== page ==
Free speech for business at heart of Nike case

Supreme Court hears Calif. man's claim of false advertising

April 24, 2003|By David G. Savage | David G. Savage,SPECIAL TO THE SUN

WASHINGTON - Harvard Law Professor Laurence H. Tribe and U.S. Solicitor General Theodore B. Olson, two former rivals, teamed up yesterday and urged the Supreme Court to throw out a San Francisco activist's false advertising suit against Nike, the world's largest maker of athletic shoes.

The Nike case has drawn wide attention because it tests the boundary between corporate free speech and false advertising.

But the suit against Nike, filed under California's broad law against false advertising, has two odd wrinkles, both of which caught the attention of the justices.

First, Nike is not accused of selling shoes - such as "Air Jordans" - with a false sales pitch, Tribe said.

Instead, the company was accused of conducting a deceptive corporate public relations campaign that denied that the company's Asian factories were "sweatshops." In news releases and pamphlets sent to sports teams, Nike said its workers were paid a living wage and were treated well.

And second, neither the California attorney general nor the Federal Trade Commission sued Nike for misleading statements. Typically, the consumer protection laws against false advertising are enforced by the government.

However, in this case, Marc Kasky - a resident of San Francisco who does not buy Nike products, according to his lawyer - sued the company and claimed the role of a "private attorney general" representing the public's interest.

A trial judge tossed out Kasky's suit, but last year the California Supreme Court surprised experts in free speech and business law when it revived the suit and cleared it to go to trial. A company can vigorously defend itself, the state court said. But "when a business enterprise makes factual representations about its own products or its own operations, it must speak truthfully," said California Justice Joyce Kennard for a 4-3 majority.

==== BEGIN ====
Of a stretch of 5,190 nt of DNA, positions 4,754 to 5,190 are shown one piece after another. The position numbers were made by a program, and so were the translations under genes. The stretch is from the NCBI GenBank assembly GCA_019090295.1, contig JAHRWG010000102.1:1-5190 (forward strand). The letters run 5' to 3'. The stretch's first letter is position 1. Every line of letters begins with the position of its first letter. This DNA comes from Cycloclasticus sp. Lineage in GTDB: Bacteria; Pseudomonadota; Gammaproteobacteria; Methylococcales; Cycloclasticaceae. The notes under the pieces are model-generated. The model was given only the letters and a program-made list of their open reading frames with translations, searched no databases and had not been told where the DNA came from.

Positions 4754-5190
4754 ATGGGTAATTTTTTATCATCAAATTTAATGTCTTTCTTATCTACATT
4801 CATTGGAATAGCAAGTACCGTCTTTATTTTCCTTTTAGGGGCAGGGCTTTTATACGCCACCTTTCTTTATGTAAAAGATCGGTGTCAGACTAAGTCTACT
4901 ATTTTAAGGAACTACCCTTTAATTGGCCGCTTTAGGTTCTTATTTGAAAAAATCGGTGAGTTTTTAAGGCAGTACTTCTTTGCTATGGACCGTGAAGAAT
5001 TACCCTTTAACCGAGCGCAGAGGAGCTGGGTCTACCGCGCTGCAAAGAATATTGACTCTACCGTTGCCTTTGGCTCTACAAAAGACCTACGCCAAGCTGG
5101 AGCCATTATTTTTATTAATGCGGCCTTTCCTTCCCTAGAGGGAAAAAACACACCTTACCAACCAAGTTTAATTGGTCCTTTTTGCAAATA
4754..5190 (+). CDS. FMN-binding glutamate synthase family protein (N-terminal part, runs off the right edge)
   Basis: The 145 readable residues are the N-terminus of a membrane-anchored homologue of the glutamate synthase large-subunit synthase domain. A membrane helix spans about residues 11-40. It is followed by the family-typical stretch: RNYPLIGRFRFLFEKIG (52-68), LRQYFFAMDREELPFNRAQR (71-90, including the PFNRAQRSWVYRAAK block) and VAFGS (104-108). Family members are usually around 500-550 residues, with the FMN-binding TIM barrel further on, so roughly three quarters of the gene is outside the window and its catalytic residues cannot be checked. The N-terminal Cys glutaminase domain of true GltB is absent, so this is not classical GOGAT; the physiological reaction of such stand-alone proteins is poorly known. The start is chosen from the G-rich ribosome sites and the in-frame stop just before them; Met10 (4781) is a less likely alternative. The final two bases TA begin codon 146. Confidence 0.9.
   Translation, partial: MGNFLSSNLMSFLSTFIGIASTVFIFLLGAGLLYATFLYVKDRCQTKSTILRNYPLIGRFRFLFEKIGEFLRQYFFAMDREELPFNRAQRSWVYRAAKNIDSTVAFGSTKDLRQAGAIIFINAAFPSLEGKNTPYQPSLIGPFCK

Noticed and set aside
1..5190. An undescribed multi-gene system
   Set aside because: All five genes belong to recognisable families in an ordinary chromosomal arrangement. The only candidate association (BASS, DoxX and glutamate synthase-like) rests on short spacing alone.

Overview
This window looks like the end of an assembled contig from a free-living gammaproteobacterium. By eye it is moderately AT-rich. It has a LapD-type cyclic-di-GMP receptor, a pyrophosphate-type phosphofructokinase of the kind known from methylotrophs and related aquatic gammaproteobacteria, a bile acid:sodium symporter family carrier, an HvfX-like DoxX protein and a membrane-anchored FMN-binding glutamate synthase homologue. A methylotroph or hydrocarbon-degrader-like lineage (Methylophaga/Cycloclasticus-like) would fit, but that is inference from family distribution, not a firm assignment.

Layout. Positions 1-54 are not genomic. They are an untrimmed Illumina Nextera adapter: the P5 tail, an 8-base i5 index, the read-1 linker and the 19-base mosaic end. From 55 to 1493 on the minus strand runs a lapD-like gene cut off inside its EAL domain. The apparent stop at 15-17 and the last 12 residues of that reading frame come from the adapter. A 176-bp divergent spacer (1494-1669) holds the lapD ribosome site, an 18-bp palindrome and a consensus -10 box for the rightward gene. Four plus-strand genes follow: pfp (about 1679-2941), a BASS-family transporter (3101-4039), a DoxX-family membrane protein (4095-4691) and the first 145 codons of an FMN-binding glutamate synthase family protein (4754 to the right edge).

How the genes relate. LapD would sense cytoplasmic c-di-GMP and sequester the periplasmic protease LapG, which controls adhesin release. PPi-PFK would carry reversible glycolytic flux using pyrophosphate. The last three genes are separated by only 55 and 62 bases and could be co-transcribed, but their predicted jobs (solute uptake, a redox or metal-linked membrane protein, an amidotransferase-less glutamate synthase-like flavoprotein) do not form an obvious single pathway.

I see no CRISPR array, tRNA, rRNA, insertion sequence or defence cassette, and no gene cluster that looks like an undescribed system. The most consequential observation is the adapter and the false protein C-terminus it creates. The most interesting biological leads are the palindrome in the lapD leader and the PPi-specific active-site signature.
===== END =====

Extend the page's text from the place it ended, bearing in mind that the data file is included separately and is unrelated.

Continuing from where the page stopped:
During yesterday's argument, Olson said Kasky's suit should be thrown out because he is an "unelected, unaccountable" person who should not be authorized to pursue "an ideological agenda" in the courts.

If Kasky succeeds, "anyone with a whim, a grievance and a filing fee can become a government-licensed censor," Olson said.

Tribe said the suit should be thrown out because companies deserve a free-speech right to defend themselves.

There is an "intense debate over globalization," he said, and both sides deserve the right to speak. While critics are free to criticize Nike, he said, the company should be free to defend itself.

The lawsuit is a "conversation stopper," Tribe said. If companies can be sued for alleged misstatements in their press releases, they will be reluctant to speak at all, he said.

Kasky's lawyer, Paul Hoeber, said Nike made "specific factual statements" about its factories, and it did so with the intent of persuading the public to buy its products. "This company made representations about their products, and consumers relied on those representations," Hoeber said.

However, the justices sounded as though they were prepared to rule for Nike.

Justice David H. Souter said Kasky sought a "show trial," as he was not harmed by Nike's claims.

"None of this speech was advertising in the strictest sense of the term," added Justice Sandra Day O'Connor.

David G. Savage writes for the Los Angeles Times, a Tribune Publishing newspaper.

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